Timmys-MacBook-Pro:Java-to-C z0ltan$ javac -cp "./:./jna.jar" JavaToC.java

Timmys-MacBook-Pro:Java-to-C z0ltan$ java -cp "./:./jna.jar" JavaToC
System information:
Arch: x86_64, Model: MacBookPro11,2, Memory: 16GB, CPUs: 8, Logical CPUs: 8

10 25 -100 199 0 1 1 98 99 100 
-100 0 1 1 10 25 98 99 100 199 

Perfect! Now let’s do a brief rundown on the Java code.

Explanation: The modus operandi is very similar to that used for normal interaction with native libraries.

We define an interface CallbackDemoLib that holds proxies for the native functions in the libcallbackdemo.dylib shared library. This library exposes a single function prefix_name that expects a pointer to a person struct instance, and a callback function.

To implement the callback function, we declare another interface PrefixCallback that contains a single method print. Note that this name can be any name that you desire. The only contract is that the signature of this method should match that of the callback defined in the native function.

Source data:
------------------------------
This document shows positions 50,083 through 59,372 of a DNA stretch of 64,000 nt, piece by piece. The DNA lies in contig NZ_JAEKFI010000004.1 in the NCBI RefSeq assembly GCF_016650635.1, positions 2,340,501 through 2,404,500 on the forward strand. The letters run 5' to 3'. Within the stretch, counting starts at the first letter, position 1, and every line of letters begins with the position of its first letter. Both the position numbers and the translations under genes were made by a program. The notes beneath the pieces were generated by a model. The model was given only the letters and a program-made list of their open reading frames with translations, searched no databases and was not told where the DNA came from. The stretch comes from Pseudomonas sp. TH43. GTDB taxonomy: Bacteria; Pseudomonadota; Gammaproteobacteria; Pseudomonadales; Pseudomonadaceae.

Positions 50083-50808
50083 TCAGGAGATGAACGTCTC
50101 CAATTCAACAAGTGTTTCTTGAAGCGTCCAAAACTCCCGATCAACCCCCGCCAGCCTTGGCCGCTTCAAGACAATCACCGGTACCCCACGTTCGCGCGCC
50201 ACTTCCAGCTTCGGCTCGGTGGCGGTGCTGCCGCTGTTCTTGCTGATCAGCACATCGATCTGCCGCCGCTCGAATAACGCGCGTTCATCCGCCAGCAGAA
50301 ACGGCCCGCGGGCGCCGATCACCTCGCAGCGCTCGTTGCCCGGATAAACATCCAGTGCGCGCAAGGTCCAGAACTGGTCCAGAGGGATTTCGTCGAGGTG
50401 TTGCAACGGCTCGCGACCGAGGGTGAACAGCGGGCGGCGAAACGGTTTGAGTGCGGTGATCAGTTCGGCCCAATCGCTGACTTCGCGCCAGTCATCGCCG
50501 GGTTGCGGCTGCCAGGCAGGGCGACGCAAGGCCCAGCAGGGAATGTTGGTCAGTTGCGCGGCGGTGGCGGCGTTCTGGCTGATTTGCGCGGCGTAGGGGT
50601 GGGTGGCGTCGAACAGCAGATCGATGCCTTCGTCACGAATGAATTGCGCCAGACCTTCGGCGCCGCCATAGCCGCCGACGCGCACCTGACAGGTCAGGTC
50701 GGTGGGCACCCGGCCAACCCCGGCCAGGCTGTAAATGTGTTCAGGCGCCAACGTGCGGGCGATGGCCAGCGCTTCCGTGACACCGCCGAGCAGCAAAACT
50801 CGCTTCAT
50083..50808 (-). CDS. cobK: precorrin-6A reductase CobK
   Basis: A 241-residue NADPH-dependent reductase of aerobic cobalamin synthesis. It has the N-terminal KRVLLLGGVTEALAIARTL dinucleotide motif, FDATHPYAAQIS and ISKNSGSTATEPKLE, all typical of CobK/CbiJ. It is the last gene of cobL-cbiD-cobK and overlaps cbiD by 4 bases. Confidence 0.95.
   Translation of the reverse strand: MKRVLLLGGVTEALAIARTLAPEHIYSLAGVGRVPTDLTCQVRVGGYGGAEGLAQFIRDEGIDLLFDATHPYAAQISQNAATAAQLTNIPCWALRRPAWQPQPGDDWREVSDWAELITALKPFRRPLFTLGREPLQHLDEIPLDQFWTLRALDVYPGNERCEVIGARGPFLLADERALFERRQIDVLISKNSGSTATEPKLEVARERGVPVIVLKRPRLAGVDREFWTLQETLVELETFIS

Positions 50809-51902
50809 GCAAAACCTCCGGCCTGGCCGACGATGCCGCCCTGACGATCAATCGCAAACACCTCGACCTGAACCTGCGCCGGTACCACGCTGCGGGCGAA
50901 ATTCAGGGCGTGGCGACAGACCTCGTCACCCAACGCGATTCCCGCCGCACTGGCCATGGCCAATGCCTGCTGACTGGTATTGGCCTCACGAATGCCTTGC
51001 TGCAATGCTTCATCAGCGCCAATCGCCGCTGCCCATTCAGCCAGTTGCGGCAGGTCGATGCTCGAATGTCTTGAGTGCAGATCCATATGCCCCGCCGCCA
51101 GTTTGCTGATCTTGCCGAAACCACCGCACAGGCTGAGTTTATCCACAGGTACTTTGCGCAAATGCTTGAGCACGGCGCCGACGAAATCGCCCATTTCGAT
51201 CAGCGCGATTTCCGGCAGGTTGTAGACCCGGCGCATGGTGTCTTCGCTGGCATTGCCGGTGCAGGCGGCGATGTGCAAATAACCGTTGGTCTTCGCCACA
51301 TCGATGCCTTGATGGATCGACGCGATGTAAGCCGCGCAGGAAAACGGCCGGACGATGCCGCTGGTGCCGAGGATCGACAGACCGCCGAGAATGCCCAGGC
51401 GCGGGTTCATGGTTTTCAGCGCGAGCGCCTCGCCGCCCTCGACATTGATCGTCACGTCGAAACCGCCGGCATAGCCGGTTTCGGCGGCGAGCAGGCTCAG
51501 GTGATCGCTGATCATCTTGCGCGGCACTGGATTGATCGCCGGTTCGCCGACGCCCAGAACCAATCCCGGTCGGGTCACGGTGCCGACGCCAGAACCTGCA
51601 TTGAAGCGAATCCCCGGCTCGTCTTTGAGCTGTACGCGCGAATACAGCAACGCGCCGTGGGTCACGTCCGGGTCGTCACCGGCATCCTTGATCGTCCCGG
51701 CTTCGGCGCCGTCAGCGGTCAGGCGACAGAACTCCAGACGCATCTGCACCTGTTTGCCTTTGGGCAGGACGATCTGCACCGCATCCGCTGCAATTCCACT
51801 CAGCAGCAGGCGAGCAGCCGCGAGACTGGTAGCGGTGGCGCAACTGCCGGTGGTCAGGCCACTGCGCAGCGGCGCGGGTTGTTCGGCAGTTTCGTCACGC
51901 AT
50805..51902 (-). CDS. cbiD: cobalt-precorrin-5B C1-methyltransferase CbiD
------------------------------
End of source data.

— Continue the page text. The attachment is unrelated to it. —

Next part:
The native prefix_name function expects a callback that takes a pointer to a person instance. In Java, this maps nicely to a Person class. This class does have to extend the JNA class Structure.

The Person class, which maps exactly onto the native person struct needs to have one overridden method getFieldOrder(). This is important because other JNA cannot determine the layout of the object to map onto the native struct. So, in this example, we take care to ensure that the field order is specified exactly in this order – name, gender, and age. What would happen if we had mixed the order around? Let’s try that and see.

First let’s swap out the name and age fields:

public static class Person extends Structure {
       public String name;
       public int gender;
       public int age;

        @Override
        public List<String> getFieldOrder() {
            return Arrays.asList(new String[] {"age", "gender", "name"});
        }
    }

And the output:

Timmys-MacBook-Pro:C-to-Java z0ltan$ java -cp "./:./jna.jar" CallbackDemo